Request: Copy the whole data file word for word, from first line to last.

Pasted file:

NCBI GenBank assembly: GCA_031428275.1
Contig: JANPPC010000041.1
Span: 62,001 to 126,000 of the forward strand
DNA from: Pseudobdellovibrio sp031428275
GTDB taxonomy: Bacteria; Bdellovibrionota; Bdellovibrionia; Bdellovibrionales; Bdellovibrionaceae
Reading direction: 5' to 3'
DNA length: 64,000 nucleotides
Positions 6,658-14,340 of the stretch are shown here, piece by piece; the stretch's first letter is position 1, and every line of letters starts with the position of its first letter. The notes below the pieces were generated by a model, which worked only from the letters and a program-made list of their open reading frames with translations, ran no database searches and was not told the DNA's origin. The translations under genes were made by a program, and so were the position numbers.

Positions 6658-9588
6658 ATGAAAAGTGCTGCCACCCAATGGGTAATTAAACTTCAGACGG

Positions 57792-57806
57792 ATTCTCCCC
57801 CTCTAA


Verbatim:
NCBI GenBank assembly: GCA_031428275.1
Contig: JANPPC010000041.1
Span: 62,001 to 126,000 of the forward strand
DNA from: Pseudobdellovibrio sp031428275
GTDB taxonomy: Bacteria; Bdellovibrionota; Bdellovibrionia; Bdellovibrionales; Bdellovibrionaceae
Reading direction: 5' to 3'
DNA length: 64,000 nucleotides
Positions 6,658-14,340 of the stretch are shown here, piece by piece; the stretch's first letter is position 1, and every line of letters starts with the position of its first letter. The notes below the pieces were generated by a model, which worked only from the letters and a program-made list of their open reading frames with translations, ran no database searches and was not told the DNA's origin. The translations under genes were made by a program, and so were the position numbers.

Positions 6658-9588
6658 ATGAAAAGTGCTGCCACCCAATGGGTAATTAAACTTCAGACGG

Positions 57792-57806
57792 ATTCTCCCC
57801 CTCTAA